COST: FREE with registration; MORE INFO

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Monday, Sept. 21; 3 p.m.

Green Screen Series Online
Santa Monica College's (SMC) environmental film series opens this week with The River and the Wall. Director Ben Masters is joined by an ornithologist, a river guide, a conservationist, and a NatGeo explorer for a 2.5-month, 1,200-mile U.S.-Mexico border journey along the Rio Grande. The film examines how a border wall can affect wildlife, immigration, and private and public lands and features footage that reveals unknown ecosystems and wildlife threatened by the wall. The screenings and discussions are hosted by SMC film professor Sheila Laffey as an extension to her course, Green Screen: Films on the Environment and Transformation.

Tuesday, Sept. 22; 6 p.m.

Mayim Bailik & Julian Gant: The Reality of Non-Reality TV
The Groundlings Theatre presents a very special event with Bialik (The Big Bang Theory) and Groundlings Main Company member Gant (Good Girls). The two star together in the upcoming sitcom Call Me Kat (Fox) and discuss tips and tricks for auditioning, booking and working on sitcoms. The Zoom discussion will be moderated by Groundlings' Lisa Schurga, followed by a Q&A with virtual attendees. Proceeds will benefit the nonprofit Groundlings Theatre.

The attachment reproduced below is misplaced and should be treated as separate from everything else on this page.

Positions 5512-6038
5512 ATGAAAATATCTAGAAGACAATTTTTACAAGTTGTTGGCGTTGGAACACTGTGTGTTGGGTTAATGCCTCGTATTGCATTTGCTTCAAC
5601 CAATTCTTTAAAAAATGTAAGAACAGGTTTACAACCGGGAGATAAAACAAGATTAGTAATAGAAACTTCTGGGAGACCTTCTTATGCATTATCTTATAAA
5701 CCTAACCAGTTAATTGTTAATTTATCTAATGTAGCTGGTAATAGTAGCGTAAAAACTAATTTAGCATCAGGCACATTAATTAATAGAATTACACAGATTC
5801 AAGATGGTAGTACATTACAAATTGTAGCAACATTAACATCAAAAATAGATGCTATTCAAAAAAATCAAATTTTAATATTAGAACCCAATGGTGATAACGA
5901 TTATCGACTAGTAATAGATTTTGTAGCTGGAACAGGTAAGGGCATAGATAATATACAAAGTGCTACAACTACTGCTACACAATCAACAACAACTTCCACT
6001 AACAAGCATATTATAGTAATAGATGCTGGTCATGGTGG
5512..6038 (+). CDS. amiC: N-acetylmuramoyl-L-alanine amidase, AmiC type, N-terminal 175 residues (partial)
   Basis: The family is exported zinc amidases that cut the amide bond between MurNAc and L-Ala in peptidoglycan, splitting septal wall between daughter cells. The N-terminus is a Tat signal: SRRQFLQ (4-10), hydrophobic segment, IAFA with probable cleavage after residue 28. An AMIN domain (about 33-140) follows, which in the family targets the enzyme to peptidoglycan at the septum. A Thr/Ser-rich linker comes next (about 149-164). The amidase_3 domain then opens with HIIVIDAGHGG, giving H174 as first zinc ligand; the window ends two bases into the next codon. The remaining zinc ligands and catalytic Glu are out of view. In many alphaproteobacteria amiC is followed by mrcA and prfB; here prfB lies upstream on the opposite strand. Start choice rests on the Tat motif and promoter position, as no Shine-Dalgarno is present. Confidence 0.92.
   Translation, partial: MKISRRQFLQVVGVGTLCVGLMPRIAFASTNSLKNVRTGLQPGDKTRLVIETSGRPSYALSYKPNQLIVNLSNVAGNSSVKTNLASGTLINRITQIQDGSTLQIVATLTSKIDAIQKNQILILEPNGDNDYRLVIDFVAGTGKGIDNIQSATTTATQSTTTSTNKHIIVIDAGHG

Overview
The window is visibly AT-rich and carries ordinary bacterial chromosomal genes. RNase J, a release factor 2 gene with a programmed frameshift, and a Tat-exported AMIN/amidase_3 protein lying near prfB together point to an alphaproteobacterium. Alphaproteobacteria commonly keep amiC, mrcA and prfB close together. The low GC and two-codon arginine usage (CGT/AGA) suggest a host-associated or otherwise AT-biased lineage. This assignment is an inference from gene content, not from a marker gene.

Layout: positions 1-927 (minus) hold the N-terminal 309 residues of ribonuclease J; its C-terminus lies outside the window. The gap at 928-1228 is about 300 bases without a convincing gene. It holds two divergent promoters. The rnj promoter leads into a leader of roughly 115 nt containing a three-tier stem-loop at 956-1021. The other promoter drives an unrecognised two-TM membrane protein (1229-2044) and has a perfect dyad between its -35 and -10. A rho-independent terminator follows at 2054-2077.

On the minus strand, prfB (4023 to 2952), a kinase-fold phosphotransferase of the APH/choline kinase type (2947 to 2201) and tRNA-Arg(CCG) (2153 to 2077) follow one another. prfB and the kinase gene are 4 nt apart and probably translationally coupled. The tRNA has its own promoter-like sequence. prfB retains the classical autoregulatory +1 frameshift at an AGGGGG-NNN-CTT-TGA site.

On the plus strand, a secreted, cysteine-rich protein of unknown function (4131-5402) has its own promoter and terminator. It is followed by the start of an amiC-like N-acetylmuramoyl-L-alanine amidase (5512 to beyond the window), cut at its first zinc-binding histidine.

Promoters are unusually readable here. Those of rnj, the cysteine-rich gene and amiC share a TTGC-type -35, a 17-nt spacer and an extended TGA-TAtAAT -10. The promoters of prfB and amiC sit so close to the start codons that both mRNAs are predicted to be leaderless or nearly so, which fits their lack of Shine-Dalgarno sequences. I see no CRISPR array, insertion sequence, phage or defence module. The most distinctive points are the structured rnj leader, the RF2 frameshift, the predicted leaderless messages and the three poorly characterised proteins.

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The Natural History Museum's Dino Fest takes place at home this year with programs offered in English and Spanish. (NHM)

Tuesday, Sept. 22 - Friday, Sept. 25

Dino Fest at Home
The Natural History Museum's popular dinosaur festival moves online for a weeklong celebration of the prehistoric animals, their history and science with programming available in English and Spanish. Meet paleontologists from the Museum's Dinosaur Institute, take part in hands-on activities and explore the Dinosaur Hall. Tuesday's sessions includes a chat with scientists and a program that examines what animals survived the Great KT Extinction -- and how. The events take place on Zoom.
COST: FREE with registration; MORE INFO

Greg Bassenian's newly released documentary examines the sordid history of the Salton Sea in the Coachella Valley. (Gravitas Ventures)

Tuesday, Sept. 22

Miracle in the Desert: The Rise and Fall of the Salton Sea